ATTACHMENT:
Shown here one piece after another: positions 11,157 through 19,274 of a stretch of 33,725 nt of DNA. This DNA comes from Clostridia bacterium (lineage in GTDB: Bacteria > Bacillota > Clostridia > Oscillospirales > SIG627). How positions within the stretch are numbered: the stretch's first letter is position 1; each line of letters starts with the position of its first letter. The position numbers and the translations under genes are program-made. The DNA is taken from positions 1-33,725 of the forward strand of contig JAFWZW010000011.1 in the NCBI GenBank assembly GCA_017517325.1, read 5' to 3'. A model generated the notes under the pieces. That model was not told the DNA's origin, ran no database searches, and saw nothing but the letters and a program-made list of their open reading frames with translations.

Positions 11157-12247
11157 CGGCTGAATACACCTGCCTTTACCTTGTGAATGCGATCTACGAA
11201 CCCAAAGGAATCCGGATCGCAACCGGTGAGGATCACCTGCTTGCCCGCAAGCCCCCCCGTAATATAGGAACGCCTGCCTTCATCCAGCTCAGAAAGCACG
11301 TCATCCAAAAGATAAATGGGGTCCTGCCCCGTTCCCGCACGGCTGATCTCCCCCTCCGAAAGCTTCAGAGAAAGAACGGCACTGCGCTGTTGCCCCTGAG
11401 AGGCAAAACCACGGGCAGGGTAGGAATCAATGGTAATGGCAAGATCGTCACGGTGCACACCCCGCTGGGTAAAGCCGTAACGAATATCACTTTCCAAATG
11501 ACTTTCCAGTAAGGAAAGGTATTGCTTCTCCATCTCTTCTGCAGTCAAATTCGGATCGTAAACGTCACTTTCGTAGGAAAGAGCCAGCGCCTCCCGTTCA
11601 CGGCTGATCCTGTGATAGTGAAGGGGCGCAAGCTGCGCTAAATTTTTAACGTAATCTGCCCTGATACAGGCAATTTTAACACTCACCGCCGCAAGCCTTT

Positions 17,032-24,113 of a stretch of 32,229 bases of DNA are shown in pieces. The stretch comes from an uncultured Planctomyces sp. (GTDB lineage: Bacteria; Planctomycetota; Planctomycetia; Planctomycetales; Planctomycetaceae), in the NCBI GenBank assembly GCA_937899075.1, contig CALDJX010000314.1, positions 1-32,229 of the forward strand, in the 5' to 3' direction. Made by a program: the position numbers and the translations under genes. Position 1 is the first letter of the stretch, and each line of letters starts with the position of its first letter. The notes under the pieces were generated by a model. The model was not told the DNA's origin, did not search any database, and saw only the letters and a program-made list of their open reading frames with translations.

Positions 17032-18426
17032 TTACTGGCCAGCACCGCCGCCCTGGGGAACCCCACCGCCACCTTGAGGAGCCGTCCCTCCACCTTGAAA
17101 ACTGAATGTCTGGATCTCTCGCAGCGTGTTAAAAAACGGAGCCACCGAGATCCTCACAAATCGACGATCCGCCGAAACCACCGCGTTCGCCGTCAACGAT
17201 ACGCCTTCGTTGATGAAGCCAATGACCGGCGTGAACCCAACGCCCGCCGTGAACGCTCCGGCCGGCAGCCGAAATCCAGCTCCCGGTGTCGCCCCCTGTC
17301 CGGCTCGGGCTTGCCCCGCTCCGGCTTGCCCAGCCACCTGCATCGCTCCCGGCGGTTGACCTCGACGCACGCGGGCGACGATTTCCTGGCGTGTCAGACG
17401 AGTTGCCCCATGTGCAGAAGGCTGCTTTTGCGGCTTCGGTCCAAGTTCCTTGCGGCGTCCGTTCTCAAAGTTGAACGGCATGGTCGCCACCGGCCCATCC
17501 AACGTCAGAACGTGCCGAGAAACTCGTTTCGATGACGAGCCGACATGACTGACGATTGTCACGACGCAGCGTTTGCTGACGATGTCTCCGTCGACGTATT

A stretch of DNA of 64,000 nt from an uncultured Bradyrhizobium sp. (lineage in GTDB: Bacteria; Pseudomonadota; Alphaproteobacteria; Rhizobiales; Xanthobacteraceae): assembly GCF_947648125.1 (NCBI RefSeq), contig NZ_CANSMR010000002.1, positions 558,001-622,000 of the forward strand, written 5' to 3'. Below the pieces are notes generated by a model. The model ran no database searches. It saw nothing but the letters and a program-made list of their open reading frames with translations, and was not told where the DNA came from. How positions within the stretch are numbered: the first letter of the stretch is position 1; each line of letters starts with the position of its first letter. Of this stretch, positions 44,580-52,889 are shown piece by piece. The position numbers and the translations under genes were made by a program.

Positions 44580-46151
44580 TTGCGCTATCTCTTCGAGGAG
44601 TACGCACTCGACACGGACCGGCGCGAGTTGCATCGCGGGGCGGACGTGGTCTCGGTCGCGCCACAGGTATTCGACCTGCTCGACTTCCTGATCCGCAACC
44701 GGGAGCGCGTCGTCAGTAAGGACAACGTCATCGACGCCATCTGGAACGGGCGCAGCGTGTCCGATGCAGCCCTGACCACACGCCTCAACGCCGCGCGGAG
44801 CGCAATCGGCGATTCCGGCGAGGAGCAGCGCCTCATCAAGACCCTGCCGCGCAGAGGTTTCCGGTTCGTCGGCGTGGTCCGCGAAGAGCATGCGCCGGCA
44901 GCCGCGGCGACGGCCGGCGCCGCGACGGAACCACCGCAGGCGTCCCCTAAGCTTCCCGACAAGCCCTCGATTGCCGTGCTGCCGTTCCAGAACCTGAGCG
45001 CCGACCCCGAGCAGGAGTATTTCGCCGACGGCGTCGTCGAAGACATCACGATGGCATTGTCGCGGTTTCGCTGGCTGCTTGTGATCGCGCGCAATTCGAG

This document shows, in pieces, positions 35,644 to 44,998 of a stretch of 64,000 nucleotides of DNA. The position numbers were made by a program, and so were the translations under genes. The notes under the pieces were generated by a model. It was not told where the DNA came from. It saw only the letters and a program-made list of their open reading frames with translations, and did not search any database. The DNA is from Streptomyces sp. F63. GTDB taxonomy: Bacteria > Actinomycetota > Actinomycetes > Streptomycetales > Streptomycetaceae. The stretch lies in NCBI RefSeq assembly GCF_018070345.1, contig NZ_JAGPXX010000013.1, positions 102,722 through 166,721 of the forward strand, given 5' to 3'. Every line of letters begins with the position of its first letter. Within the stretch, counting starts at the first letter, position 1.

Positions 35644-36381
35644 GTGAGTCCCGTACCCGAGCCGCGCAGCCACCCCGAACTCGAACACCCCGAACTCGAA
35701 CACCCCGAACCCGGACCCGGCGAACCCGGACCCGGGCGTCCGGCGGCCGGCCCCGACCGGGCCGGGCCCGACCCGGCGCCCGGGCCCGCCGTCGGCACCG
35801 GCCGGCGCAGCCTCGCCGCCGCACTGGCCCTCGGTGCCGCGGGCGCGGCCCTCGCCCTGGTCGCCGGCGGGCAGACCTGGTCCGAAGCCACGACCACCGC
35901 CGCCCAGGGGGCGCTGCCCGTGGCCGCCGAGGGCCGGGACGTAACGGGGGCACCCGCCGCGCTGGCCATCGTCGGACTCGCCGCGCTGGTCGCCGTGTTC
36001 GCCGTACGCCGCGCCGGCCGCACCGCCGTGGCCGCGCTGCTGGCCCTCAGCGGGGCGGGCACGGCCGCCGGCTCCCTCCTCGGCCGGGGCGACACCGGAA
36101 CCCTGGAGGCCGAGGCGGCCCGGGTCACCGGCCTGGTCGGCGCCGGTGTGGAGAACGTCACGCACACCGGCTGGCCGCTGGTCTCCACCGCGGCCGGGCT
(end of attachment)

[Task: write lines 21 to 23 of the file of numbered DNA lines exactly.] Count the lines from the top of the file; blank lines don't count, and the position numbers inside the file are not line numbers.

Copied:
44701 GGGAGCGCGTCGTCAGTAAGGACAACGTCATCGACGCCATCTGGAACGGGCGCAGCGTGTCCGATGCAGCCCTGACCACACGCCTCAACGCCGCGCGGAG
44801 CGCAATCGGCGATTCCGGCGAGGAGCAGCGCCTCATCAAGACCCTGCCGCGCAGAGGTTTCCGGTTCGTCGGCGTGGTCCGCGAAGAGCATGCGCCGGCA
44901 GCCGCGGCGACGGCCGGCGCCGCGACGGAACCACCGCAGGCGTCCCCTAAGCTTCCCGACAAGCCCTCGATTGCCGTGCTGCCGTTCCAGAACCTGAGCG